About Peru


  • Spanish (official) 84.1%
  • Quechua (official) 13%
  • Aymara (official) 1.7%
  • Ashaninka 0.3%
  • other native languages (includes a large number of minor Amazonian languages) 0.7%
  • other (includes foreign languages and sign language) 0.2%



Ancient Peru was the seat of several prominent Andean civilizations, most notably that of the Incas whose empire was captured by Spanish conquistadors in 1533. Peruvian independence was declared in 1821, and remaining Spanish forces were defeated in 1824. After a dozen years of military rule, Peru returned to democratic leadership in 1980, but experienced economic problems and the growth of a violent insurgency. President Alberto FUJIMORI’s election in 1990 ushered in a decade that saw a dramatic turnaround in the economy and significant progress in curtailing guerrilla activity. Nevertheless, the president’s increasing reliance on authoritarian measures and an economic slump in the late 1990s generated mounting dissatisfaction with his regime, which led to his resignation in 2000. A caretaker government oversaw new elections in the spring of 2001, which installed Alejandro TOLEDO Manrique as the new head of government – Peru’s first democratically elected president of indigenous ethnicity. The presidential election of 2006 saw the return of Alan GARCIA Perez who, after a disappointing presidential term from 1985 to 1990, oversaw a robust economic rebound. In June 2011, former army officer Ollanta HUMALA Tasso was elected president, defeating Keiko FUJIMORI Higuchi, the daughter of Alberto FUJIMORI. Since his election, HUMALA has carried on the sound, market-oriented economic policies of the three preceding administrations.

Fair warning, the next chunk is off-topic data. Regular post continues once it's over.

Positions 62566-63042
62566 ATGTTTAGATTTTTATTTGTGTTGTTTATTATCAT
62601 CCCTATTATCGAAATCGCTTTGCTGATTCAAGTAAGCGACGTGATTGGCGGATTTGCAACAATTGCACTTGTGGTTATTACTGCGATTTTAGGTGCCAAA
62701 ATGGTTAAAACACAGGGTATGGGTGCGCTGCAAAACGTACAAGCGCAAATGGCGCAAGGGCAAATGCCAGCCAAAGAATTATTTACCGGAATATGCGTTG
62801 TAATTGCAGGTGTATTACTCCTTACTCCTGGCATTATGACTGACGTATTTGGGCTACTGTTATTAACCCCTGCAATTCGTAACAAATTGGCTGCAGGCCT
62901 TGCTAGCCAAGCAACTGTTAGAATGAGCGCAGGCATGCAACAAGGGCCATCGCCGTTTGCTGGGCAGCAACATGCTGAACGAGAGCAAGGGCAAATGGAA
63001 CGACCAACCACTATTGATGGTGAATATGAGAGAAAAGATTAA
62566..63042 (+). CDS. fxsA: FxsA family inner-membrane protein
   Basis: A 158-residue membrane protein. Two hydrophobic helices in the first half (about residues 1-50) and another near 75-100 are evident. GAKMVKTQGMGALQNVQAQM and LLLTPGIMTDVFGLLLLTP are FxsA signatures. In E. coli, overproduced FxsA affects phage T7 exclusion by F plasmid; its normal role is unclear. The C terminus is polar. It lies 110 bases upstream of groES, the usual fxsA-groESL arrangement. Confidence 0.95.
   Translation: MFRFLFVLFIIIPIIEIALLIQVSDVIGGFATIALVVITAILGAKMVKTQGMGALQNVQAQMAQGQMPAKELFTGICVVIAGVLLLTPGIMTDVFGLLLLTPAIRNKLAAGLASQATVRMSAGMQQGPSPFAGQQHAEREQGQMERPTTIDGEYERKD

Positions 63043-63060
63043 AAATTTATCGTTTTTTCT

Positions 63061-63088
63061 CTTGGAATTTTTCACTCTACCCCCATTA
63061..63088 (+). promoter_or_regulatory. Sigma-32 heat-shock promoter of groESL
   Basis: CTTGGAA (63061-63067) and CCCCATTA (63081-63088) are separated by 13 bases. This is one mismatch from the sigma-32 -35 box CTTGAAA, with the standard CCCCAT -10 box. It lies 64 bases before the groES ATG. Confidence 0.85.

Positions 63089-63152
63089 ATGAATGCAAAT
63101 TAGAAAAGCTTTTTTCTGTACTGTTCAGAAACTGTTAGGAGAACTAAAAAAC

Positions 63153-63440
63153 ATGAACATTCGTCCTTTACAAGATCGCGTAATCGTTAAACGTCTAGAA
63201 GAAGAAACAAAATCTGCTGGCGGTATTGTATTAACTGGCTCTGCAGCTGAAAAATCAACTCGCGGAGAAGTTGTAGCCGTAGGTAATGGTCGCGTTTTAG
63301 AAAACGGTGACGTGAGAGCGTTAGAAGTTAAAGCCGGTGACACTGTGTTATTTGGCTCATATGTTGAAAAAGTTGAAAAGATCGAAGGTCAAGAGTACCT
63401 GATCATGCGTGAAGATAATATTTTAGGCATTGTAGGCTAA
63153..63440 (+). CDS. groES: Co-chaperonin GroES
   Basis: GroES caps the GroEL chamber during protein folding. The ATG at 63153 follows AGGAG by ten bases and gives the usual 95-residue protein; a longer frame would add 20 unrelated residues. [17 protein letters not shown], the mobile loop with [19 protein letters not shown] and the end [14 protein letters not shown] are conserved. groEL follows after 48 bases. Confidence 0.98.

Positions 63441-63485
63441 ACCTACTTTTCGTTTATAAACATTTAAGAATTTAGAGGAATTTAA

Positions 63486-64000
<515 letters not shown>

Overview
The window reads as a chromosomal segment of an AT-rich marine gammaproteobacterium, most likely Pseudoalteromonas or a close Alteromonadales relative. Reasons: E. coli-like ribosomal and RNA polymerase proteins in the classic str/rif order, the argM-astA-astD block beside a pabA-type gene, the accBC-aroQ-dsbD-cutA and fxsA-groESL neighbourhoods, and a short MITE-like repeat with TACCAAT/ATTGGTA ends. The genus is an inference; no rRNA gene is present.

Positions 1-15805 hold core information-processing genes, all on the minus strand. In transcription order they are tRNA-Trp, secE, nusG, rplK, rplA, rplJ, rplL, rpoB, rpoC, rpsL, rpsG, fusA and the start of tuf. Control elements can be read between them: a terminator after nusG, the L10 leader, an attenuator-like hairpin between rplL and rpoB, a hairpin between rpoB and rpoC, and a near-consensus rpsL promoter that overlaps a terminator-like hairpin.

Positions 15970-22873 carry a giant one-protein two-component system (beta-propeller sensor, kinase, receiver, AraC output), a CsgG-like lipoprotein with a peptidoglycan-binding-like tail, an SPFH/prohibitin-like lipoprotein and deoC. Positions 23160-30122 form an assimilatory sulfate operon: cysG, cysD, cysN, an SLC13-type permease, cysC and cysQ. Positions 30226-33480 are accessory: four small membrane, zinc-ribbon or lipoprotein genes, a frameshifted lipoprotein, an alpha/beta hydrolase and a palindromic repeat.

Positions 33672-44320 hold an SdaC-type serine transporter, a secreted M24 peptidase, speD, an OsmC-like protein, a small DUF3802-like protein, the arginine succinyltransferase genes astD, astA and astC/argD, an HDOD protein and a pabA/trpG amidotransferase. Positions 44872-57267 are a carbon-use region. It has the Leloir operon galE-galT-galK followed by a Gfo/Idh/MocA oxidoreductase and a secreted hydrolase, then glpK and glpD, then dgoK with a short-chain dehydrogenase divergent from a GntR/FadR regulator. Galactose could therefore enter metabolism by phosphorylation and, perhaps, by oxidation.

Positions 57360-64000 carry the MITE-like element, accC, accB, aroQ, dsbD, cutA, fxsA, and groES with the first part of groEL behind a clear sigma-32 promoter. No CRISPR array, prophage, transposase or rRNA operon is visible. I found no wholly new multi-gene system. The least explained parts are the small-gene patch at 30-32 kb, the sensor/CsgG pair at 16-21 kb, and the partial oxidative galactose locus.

Peru’s economy reflects its varied topography – an arid lowland coastal region, the central high sierra of the Andes, the dense forest of the Amazon, with tropical lands bordering Colombia and Brazil. A wide range of important mineral resources are found in the mountainous and coastal areas, and Peru’s coastal waters provide excellent fishing grounds. Peru is the world’s second largest producer of silver and third largest producer of copper. The Peruvian economy has been growing by an average of 5.6% for the past five years with a stable exchange rate and low inflation, which in 2013 was just below the upper limit of the Central Bank target range of 1 to 3%. For the last three years, this growth was due partly to high international prices for Peru’s metals and minerals exports, which account for almost 60% of the country’s total exports. Despite Peru’s strong macroeconomic performance, dependence on minerals and metals exports and imported foodstuffs makes the economy vulnerable to fluctuations in world prices. Peru’s rapid expansion coupled with cash transfers and other programs have helped to reduce the national poverty rate by 28 percentage points since 2002, but inequality persists and continues to pose a challenge for the Ollanta HUMALA administration, which has championed a policy of social inclusion and a more equitable distribution of income. Poor infrastructure hinders the spread of growth to Peru’s non-coastal areas. Peru’s free trade policy has continued under the HUMALA administration; since 2006, Peru has signed trade deals with the US, Canada, Singapore, China, Korea, Mexico, Japan, the EU, the European Free Trade Association, Chile, Thailand, Costa Rica, Panama, Venezuela, concluded negotiations with Guatemala, and begun trade talks with Honduras and El Salvador, Turkey and the Trans-Pacific Partnership. Peru also has signed a trade pact with Chile, Colombia, and Mexico, called the Pacific Alliance, that rivals Mercosur. Since the US-Peru Trade Promotion Agreement entered into force in February 2009, total trade between Peru and the United States has doubled. Although Peru has continued to attract foreign investment, political activism and protests are hampering development of some projects related to natural resource extraction.

(Information on Peru from Joshua Project and the CIA World Factbook)